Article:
Meet lovebirds Erin Carpenter and Lorena Zeppilli who currently reside in San Diego, California. Most of you know 28-year old professional rider Erin Carpenter who ranked 5th overall on the 2014 United Skim Tour. Lorena is 26 years old, born in Lima, Peru, who moved to California when she was 7 years old. Lorena is brand new to skimboarding but has already shown great enthusiasm for the sport.
The idea came to me to contact Erin and Lorena for this collective interview after once again meeting a female skimboarder on Instagram who identifies as lesbian or bisexual. As someone who embraces all the colorful people in this world who make this life special, it is important that as a sport we celebrate diversity amongst our community. Although in my thirties now, I can still recall how challenging my youth was particularly with my identity. This interview is for all of you confused, lost and looking for support including you boys. You are not alone.
Words by Kelli Bean
Photos by Chris Beletsis
Let’s start the interview off with Erin…
Q: When did you start skimboarding?
A: I learned how to slide along the shore in college, but that was while I was living in Riverside, CA about 40 miles east (inland) of Orange County, CA. Seeing as the beach (with traffic) was sometimes an hour plus away, I didn’t make it out to the beach as often as I wanted. But I instantly fell in love with the sport. Once I moved to San Diego, CA in 2009, I went almost daily and still do, when the weather and my job permits me to.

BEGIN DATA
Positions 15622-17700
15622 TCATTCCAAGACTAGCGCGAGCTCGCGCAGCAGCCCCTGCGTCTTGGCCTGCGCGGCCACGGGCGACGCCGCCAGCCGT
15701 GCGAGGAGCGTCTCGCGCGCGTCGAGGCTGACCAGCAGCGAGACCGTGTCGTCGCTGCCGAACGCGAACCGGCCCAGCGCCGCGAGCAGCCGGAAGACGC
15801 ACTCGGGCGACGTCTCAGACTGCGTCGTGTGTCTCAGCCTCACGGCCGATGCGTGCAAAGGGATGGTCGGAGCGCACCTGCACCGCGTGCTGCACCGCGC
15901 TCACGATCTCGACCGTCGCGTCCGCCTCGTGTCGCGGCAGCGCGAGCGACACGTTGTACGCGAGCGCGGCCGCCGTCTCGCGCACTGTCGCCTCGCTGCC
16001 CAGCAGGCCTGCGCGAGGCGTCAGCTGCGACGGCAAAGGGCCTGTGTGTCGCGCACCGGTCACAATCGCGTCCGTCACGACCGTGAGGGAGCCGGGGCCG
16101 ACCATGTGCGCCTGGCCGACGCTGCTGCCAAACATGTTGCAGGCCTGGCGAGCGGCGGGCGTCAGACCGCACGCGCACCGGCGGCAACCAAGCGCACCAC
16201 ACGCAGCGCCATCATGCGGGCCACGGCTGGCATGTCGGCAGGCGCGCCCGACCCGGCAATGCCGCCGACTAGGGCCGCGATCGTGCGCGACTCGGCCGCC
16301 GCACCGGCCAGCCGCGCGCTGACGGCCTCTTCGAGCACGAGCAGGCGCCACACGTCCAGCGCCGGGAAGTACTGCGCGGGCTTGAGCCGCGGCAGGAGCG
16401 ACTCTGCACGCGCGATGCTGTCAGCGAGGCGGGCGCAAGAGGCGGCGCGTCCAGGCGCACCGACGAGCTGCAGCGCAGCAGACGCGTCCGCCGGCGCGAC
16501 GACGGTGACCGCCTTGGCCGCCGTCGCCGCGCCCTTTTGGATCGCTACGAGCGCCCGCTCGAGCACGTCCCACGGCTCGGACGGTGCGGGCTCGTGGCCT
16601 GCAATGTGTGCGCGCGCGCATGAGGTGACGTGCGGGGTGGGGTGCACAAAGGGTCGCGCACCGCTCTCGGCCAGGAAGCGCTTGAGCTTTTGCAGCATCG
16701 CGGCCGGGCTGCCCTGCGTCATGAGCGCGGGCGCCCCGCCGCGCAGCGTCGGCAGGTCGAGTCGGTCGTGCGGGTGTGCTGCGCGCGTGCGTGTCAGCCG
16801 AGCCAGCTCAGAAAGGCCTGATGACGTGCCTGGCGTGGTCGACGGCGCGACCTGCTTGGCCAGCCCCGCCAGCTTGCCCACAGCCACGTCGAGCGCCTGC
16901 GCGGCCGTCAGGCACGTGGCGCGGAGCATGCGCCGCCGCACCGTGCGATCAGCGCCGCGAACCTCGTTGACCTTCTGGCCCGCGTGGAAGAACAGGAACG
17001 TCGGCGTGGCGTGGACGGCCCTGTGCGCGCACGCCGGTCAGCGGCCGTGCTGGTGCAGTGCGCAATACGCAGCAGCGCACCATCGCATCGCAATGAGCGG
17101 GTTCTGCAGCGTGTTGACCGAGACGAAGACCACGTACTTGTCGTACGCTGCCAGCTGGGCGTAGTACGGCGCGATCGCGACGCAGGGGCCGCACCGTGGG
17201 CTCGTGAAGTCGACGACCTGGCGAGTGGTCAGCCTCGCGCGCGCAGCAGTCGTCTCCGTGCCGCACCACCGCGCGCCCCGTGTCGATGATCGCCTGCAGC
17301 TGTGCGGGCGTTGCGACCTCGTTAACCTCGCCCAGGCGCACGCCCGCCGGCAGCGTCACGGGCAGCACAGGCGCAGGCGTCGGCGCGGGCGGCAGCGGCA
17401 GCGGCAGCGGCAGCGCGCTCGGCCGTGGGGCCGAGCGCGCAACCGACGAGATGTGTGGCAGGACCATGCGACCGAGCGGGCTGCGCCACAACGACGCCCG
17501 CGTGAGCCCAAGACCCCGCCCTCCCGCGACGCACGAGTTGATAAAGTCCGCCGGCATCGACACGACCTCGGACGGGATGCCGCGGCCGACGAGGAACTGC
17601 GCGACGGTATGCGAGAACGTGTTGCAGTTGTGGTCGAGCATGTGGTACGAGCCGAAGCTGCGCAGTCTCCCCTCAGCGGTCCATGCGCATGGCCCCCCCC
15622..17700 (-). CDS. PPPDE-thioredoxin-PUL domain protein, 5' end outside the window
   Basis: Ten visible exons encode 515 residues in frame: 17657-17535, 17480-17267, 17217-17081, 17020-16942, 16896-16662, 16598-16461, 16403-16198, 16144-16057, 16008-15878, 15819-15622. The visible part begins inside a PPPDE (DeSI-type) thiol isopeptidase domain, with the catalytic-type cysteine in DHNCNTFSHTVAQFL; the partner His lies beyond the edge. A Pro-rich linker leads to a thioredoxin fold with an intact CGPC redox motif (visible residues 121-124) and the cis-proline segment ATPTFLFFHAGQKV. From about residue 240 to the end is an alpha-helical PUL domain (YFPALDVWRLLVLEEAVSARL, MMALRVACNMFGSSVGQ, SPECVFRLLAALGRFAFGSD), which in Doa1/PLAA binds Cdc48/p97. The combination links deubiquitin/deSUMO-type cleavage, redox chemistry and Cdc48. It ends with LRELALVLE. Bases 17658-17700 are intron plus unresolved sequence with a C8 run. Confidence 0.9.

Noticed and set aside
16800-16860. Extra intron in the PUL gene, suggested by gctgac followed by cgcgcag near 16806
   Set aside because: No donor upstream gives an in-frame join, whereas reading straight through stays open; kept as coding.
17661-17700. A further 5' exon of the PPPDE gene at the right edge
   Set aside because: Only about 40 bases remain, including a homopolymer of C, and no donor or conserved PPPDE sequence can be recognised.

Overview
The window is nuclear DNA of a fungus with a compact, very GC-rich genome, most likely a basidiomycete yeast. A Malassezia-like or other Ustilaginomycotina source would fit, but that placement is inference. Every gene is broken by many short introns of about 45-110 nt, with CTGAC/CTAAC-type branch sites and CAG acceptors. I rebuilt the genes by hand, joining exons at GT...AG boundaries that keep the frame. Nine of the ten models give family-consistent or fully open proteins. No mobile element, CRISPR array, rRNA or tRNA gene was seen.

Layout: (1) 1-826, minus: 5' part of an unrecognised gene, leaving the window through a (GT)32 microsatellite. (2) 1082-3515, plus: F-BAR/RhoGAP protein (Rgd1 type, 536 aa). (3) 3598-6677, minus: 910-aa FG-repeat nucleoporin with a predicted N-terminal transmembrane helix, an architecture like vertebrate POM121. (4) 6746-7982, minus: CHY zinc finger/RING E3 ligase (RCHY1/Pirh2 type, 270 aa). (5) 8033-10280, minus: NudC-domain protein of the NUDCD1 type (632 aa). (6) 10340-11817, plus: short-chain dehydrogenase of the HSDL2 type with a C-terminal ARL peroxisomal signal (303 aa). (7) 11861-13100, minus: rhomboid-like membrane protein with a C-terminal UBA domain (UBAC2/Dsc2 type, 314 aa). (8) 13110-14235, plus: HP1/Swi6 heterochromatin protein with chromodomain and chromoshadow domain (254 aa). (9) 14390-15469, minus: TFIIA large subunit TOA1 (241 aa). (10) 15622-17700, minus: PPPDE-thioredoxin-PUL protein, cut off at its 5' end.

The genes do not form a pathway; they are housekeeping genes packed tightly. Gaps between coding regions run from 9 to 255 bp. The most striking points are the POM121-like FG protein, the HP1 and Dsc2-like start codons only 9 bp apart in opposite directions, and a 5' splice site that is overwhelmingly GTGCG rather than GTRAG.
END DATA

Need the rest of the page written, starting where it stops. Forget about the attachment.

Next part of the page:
Q: What do you love about skimboarding?
A: The adrenaline rush and the fact that it is like skateboarding but more forgiving when you fall. Also that it is something that gets more fun the better you get, so it’s completely addicting. I love the fact that you almost defy physics and glide across the water. I have always loved being in the water and any sort of board sports, so it is the perfect combo.
Q: Will you be competing this year?
A: The Victoria Contest for sure, and maybe Oktoberfest. I just got a new job so time off for anything more is not looking too promising. I have a bad history with Oktoberfest, I always choke at that contest (not to mention almost drowning a few years ago). This year I was considering not doing Oktoberfest, but the fact that I always choke pushes me to want to end on a good note, so we shall see.
Let’s see what Lorena has to say about our favorite sport…
Q: Had you heard of skimboarding before meeting Erin?
A: I had heard of skimboarding before meeting Erin, but I had never seen people actually get up on the waves and ride them with skimboards before. I feel like my most accurate memory of skimboarding (and this is sad that it has to be this) is from that show “Laguna Beach”. I used to watch it in high school and the character Stephen used to skim a bit.
Q: What were your initial thoughts of the sport when you first tried to run, jump and glide on a skimboard?